So yes, the one-time replacement of some software is in order, but that's often no different than it is with PC's as software goes out of date, updates have to be purchased, etc. I can't remember the last time I paid for a company's software update on our Macs. (I don't think I ever have?)

    FWIW, there's no need to buy Parallels to run Windows on a Mac as it comes with Bootcamp which works perfectly. If you want to run some Windows programs in your Mac environment (or just don't want to reboot into Windows) Parallels is a great program (I used to use VMWare Fusion, but really like Parallels now).

    So although like buying a new car you may have to buy new floor mats, the overall, long-term cost of maintaining a Mac has been less, a good deal less than that of a PC in my experience. YMMV of course.

    With respect to "fiddling" with a system...having done that for years...mostly because some software or hardware was not performing properly, using a Mac is pure heaven. It's not without faults once in a very long while (and usually nothing that a quick reboot won't solve), but I have saved hours, days, probably months of time simply not having to deal with computer problems. Crashes and freezes are a thing of the past. My wife has yet to call me into her office to fix anything on her Mac. Woo hoo! :) I don't know about anyone else, but I consider my time valuable and I can't calculate how much time I've saved not having to "fiddle" with anything since switching to a Mac.

    As far as reading up on how to do something, I haven't really had to do a lot of that as Windows has moved toward Mac in a lot of respects, but when I do I find it enjoyable. I subscribe to MacWorld and Mac|Life and really look forward to learning the finer points of OS X. I've even created an Apple Developer account just so I can have a play with OS X 10.7 Lion...what great fun! I guess that's one of the differences for me. PC's ended up just being work and Mac's on the other hand handle all of the workload, plus they are downright fun to use.

    So no argument about some of the considerations when switching to a Mac, all very good points and well worth thinking about. Been there, done that for sure. When I look back on it, I would do it all over again in a heartbeat!
     
    #5 richsadams, May 8, 2011
    Last edited: May 8, 2011
  6. henry2

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    the gentlemen was right about Macs and there easly to use system ..i love the simple to use OS and the fact it going to work when i need to work and not alot of problems or freezes or updates on the computer..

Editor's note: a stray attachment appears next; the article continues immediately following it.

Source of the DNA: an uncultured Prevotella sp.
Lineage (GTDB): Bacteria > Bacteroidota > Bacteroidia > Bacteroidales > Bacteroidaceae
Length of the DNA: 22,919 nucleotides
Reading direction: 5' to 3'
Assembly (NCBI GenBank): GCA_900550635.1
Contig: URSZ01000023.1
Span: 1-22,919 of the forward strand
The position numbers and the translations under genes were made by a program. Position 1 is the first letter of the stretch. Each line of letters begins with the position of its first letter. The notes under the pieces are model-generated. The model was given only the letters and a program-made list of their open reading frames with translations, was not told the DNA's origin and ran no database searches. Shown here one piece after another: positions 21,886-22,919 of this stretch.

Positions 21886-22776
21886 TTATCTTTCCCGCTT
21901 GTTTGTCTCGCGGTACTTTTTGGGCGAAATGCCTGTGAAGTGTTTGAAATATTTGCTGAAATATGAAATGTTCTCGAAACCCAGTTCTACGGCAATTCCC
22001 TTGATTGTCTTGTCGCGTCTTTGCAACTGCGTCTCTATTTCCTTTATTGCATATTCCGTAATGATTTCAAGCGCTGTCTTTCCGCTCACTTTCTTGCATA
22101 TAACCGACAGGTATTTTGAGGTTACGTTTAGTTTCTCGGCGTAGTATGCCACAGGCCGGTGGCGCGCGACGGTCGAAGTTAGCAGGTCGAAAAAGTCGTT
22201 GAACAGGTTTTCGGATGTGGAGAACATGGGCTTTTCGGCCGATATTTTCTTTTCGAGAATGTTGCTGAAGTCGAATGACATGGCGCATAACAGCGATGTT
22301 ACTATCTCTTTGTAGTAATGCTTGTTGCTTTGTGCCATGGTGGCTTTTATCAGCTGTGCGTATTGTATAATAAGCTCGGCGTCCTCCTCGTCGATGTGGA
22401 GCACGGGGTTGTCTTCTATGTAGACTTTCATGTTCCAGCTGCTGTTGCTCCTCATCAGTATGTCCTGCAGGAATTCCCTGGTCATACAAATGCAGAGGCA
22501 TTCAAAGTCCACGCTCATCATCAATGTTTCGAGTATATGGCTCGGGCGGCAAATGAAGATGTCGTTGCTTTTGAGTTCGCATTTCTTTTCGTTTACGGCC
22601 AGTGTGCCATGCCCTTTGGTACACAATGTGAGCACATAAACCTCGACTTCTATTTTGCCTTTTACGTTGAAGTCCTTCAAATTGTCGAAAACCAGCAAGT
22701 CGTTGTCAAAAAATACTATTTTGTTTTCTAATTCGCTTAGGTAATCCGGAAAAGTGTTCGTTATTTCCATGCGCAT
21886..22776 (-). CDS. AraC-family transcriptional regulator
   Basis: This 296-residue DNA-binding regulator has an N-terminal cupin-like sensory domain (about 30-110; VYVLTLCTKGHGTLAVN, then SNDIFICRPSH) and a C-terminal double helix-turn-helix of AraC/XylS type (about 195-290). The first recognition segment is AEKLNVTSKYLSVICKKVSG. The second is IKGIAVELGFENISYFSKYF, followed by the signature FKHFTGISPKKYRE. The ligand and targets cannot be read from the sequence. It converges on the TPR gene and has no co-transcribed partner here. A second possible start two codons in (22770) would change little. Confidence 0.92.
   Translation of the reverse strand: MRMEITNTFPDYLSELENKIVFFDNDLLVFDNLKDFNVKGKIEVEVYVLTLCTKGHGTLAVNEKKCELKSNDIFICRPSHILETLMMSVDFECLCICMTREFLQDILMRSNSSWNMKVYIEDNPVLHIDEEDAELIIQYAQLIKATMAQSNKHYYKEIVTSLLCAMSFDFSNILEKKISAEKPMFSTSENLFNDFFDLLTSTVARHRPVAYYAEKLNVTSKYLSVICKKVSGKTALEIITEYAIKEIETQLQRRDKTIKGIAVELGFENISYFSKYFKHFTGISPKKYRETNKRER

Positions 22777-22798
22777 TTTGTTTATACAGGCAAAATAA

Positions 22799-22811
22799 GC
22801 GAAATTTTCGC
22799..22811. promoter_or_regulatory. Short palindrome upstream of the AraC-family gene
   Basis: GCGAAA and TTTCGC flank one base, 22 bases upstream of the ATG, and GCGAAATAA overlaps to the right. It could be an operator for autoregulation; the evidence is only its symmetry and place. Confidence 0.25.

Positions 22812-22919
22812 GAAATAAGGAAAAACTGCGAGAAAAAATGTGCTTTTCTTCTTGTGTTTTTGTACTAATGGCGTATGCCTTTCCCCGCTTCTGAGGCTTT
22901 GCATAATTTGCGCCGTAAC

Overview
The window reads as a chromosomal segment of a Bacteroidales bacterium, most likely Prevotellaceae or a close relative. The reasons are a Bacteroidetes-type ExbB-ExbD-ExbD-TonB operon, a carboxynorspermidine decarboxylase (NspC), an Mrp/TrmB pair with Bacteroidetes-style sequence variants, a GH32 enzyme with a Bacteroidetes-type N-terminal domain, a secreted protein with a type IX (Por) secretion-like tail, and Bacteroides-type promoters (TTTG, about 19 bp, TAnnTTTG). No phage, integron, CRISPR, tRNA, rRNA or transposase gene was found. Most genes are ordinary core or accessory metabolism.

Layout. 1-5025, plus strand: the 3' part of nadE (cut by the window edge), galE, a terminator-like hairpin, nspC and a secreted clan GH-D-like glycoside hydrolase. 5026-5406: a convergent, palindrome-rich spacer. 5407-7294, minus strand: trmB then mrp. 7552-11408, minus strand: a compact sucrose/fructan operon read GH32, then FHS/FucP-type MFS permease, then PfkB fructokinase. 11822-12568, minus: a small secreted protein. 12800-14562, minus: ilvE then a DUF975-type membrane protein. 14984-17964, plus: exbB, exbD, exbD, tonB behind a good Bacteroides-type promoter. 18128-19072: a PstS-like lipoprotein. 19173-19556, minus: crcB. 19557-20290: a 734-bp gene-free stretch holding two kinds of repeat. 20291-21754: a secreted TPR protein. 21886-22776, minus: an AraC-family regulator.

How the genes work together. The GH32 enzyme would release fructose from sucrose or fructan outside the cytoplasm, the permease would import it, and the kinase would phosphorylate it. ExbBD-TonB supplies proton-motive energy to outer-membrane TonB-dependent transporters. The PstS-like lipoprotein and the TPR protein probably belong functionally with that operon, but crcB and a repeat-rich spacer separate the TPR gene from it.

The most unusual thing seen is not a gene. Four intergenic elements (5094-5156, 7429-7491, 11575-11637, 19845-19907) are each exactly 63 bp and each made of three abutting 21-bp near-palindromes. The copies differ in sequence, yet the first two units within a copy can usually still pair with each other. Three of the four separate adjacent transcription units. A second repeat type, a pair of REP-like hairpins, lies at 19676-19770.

My oldest grandkid took my mac laptop home with her and i had to replace the laptop with a Imac Desktop all in one unit and never look back ..
     
  7. bettafan

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    I have to agree on the changing over to Macs. I have never looked back either. And time - thanks for pointing out how valuable our time is. I used to spend hours (and I do mean hours) on the phone with tech support and many times I could not understand the tech either, trying to get my Windows based Pc's to work. Finally, when another one "died" I was recommended to try a Mac. I did and am so thankful. As far as learning how to work it, I personally would recommend getting a One-to-One membership when you buy your new computer. You get a personal trainer for an entire year to study whatever you want. Different trainers for each class. I set up own website, budgets, form letters, photo books, and on and on. Also bought iWork (pages, numbers, and a power point like presentation) for only $30. with my Mac. Now I can do word processing (like MS Word), Numbers (like MS Excel) and Presentations (like MS Power Point). You can also buy each one separately for your iPad. There is iPhoto that comes standard (check out your Macs on the Apple webdsite). You may be surprised just all the software that comes standard on a Mac. If you want a Professional photo editing you might try Aperture. Lots of options. All I can say is Macs work for me. I will never go back to PC's.
     
  8. DaveSt

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    I would say just go for it and see how well you like Mac vs. Windows. I recently purchased a MacBook Pro, having been a Windows and Linux user for years. There are things I like better in Windows and there are things I like better in OS X. Neither one is the "perfect" operating system in my opinion. I actually prefer using OS X as a mobile (laptop) operating system but at the same time I prefer Windows 7 as a desktop operating system. I think both operating systems are very good at this point, but for some reason OS X just seems like a better laptop interface. Funny enough, I have had more crashes ("kernel panics" as Apple likes to call them) in the two weeks I have had my MacBook than I have had on all of my other non-OS X machines combined. Nothing serious, but as I said neither OS is perfect.

    If you are a heavy Office user, you may very well prefer to keep the Windows version and run it through either Bootcamp (dual boot setup basically) or Parallels or VMWare Fusion as Office is missing a bunch of functionality in OS X if you are a power user. If you are a gamer chances are you will be going the Bootcamp route anyhow.
     
    #8 DaveSt, May 8, 2011
    Last edited: May 8, 2011
  9. Ayrshire

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    Smiling from ear to ear.

    I have had my iPad since Friday, March 25th and I'm still trying to figure out how to do things I use to do on my PC. Perhaps it is my age or the patience part...or a combination of both. Saying that though, I am getting to really like my iPad and the apple product.
     
  10. TonyR

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    Unfortunately iWorks and iPhoto are no match for Office and Photoshop I'm afraid both of which have become industry standards. I tried Pages etc but there were too many issues reading .docx documents and authoring them. Open Office does a better job for free but it's still not there if you are working in most commercial environments requiring document sharing, creative industries excepted. IMHO!